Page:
“Is there a doctor on board?”
I was on the flight to our honeymoon destination when the question crackled out over our heads. My heart rate elevated. I’m a nurse, not a doctor.
“Is there anyone on board who has any medical training?”
I looked at my brand new husband, who nodded in encouragement, so I got up out of my seat, nervous. I headed toward the nearest flight attendant. “I’m a nurse. Can I help? ” I say. In my head I’m thinking, “I bet there is a convention’s worth of doctors on board right now and they’re all just gonna sit there and watch me blow it.”
“I think this girl is having a seizure.”
There she sat, a woman around my age, fair skinned, blonde hair, head turned to the side, staring, glistening mouth agape. It sure looked like a seizure. What do we do for seizures? Time them. Wait them out, and call 911 if they last longer than 5 minutes. In the hospital setting, we administer medication, if we have orders. What we do not do is what happened next.
A burly man appeared behind me shouting “I’m a retired EMT, I’m a retired EMT! Get something in her mouth! Does anyone have a tongue depressor?” He started grabbing for her face, pushing as near to her as he could. The flight attendants began to respond to his request despite the absurdity of the idea that someone would be carrying a tongue depressor in their bag.
Not confident of my skills at this stage of my career, from my squatted position by her seat, I quietly said “No. Just time it and keep her on her side. Her pulse is fine.” Luckily, the girl’s eyes closed, she swallowed. Pat, pat, pat. “Do you have seizures?” Her eyes welled up and she nodded. “It’s over now. You are ok. It was just a petit mal.”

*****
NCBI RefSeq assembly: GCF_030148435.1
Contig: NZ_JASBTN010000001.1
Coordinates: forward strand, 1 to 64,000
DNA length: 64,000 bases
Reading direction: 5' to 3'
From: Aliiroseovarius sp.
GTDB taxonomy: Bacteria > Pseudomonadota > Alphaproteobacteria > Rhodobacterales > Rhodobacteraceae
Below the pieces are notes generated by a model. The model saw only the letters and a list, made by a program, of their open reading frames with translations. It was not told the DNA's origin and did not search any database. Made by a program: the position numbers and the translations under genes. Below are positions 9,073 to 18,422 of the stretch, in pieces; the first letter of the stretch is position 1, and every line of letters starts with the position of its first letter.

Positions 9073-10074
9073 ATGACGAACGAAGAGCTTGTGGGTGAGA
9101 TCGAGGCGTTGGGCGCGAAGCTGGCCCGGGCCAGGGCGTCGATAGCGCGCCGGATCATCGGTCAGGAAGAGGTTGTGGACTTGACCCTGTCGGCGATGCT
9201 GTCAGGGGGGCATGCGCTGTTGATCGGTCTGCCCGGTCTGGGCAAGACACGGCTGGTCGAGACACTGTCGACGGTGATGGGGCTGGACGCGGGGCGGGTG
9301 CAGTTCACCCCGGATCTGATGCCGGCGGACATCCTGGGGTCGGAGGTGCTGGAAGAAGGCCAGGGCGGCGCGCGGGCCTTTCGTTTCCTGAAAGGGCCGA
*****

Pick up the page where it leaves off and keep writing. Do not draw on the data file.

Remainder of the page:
The point of the story is this:
the one who acted like he had the authority, got it. I, an active member of the ambiguous club known as “health care professionals” did not. I was afraid. I did not want to be the one taking charge- but I was the one who was qualified to do so.
It’s important for skilled nurses to take the lead when appropriate. It’s in our contract to report unethical and negligent practice.
In this example, the quick end of the problem meant that I could just “let it go” when someone tried to initiate an outdated methodology.
What happens when a coworker’s practice is putting a patient at risk? In considering whether to speak up, we worry about our relationships with our coworkers, we worry about retaining our jobs and our licenses, and we worry about our emotional health as well. However, it is a requirement of our license to report unethical or negligent practice.
Even in a low risk, non-clinical setting, it’s important for skilled nurses to take the lead when appropriate. I may be the only person on earth who remembers that situation on the airplane, but if I had spoken up- perhaps that EMT would have learned something. (He also may have just shouted me down, but, even then, in the long term, what is that to me?
Who cares if I get yelled at?
If I’m in the right, then I’m not the one looking like a fool in that situation, and the patient get safe and appropriate care.) Perhaps if I had used my voice, the people in the surrounding seats would have learned something.
Perhaps they would have seen a person who was strong, and unafraid to defend the right of someone who could not speak for herself. They might have learned something about nurses and what it is we do and how we help. It’s time to recognize our worth, nurses. Stand up for the right of your patient to get the best care.